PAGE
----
An Auckland Council IT project considered key to delivering the promised savings of the "Super City" model faces a budget blowout of up to $100 million.
The "NewCore" programme is designed to consolidate the outdated operating systems of the eight local bodies that merged in 2010 to become the Auckland Council and has an approved budget of $71 million.
The first stage was supposed to go live in May with the project completed by June 2016, but council bosses yesterday confirmed a delay of 12 months.
Chief operating officer Dean Kimpton also confirmed more money was needed but would not comment on specific figures as councillors were discussing a briefing paper behind closed doors today. But sources say the total cost could end up between $140 million and $170 million - up to $100 million more than the budget approved two years ago.
The Herald has learned of a $13.2 million IT contract with a third party being rushed through the tenders and approval committee behind closed doors in September.
Up to six other parts of the project will also be outsourced but Mr Kimpton downplayed the extra costs, which he said would come from $500 million previously budgeted for IT over the next 10 years.
"Not everything has gone smoothly ... but these are tough projects," said Mr Kimpton, who has recently taken control of the project.
"We're better off taking longer getting it right than doing it quicker and screwing it up." Lessons had been learned from other troubled IT projects, such as Novopay, and Mr Kimpton said several factors caused the delay. Chief among these was the technical complexity of amalgamating the systems inherited from the eight previous councils in Auckland, none of which were suitable as a starting point.
The scope of the project had also increased, said Mr Kimpton.
"There is a delay and it will cost more. But we'll also be delivering much more."
In November 2012, former chief finance officer Andrew McKenzie and IT manager Mike Foley assured councillors the total cost of the NewCore programme was $71 million, made up of $58 million capital works and $12.9 million operating costs.
The slideshow presentation to councillors described NewCore as a "a key part of our journey towards delivering the value of one council and a transformed customer experience".
Once completed, the project is supposed to make life easier for anyone dealing with the council and, over time, save ratepayers millions of dollars.
Mr Kimpton yesterday gave the example of lodging a resource consent application. Currently, someone would have to visit a council building, with documents, lodge the application in person and then make a separate payment. The files would be physically shifted from desk to desk as the application moved through the system.
Mr Kimpton said that once NewCore was live, the whole process would be managed online.
The delay and new budget will be discussed in secret by councillors at the finance and performance committee today because of a motion to exclude the public due to "commercial sensitivity".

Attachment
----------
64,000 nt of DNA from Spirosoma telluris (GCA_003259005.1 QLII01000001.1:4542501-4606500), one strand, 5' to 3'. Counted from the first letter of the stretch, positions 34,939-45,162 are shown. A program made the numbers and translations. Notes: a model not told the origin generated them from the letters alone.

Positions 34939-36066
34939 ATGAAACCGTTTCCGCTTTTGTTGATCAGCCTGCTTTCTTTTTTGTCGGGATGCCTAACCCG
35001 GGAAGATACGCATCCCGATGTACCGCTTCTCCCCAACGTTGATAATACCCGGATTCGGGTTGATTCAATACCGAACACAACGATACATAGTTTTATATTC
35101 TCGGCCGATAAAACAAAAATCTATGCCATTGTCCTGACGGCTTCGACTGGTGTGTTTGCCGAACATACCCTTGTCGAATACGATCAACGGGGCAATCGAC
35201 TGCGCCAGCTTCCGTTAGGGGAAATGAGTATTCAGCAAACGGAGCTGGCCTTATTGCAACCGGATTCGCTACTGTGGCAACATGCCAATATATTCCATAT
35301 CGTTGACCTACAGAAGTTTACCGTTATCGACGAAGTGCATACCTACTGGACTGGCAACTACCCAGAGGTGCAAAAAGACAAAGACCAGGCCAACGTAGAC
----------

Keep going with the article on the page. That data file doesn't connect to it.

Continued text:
Councillor Cameron Brewer said Auckland ratepayers had heard nothing about this "massive project" for exactly two years when councillors approved $71 million.
"Everything has been behind closed doors since which is a real worry.
"I don't accept that escalating costs relating to this key IT project cannot be publicised, nor any of the issues publicly discussed," said Mr Brewer.
"We're told it's all to remain in secret because of commercial sensitivities, but this is a stack of public money. What's more, this whole project has been deemed a significant transformational project for Auckland Council and the way it services the region."
The NewCore blowout comes a week after a new computer system built to deliver the new property valuations crashed due to a surge in traffic.
The extra money for back office computer systems also coincides with proposed average household rates rises of 5.6 per cent next year and cuts to core services, including transport, parks and community services, in a new 10-year budget.
NewCore is an IT project to merge the outdated systems which Auckland Council inherited from the eight local bodies that were amalgamated into the "Super City".
How will it make life easier?
Essentially by making processes more of a "one-stop shop". For example, someone lodging a resource consent has to visit a council building, with documents in tow, lodge the application and then make a separate payment. The files are then physically shifted from desk to desk as the application moves through the system. Once NewCore is live, the whole process would happen online.
When will NewCore be finished?
The first stage was supposed to be ready by the middle of this year and the whole project complete by mid-2016. But this will be pushed back by 12 months.
What's the holdup?
IT engineers have discovered merging the eight systems from the previous councils to be more complex than originally thought. And not one of the existing systems was considered a good starting point. Project leaders were also wary of falling into the same traps of other troubled IT projects, like Novopay, and the scope of NewCore has grown.
So, how much will this cost?
Two years ago, councillors approved a budget of $71 million. But more money is needed because of the delay and need for some of the work to be outsourced. The costs will be discussed behind closed doors today but Herald sources say the total cost could rise to between $140 million and $170 million.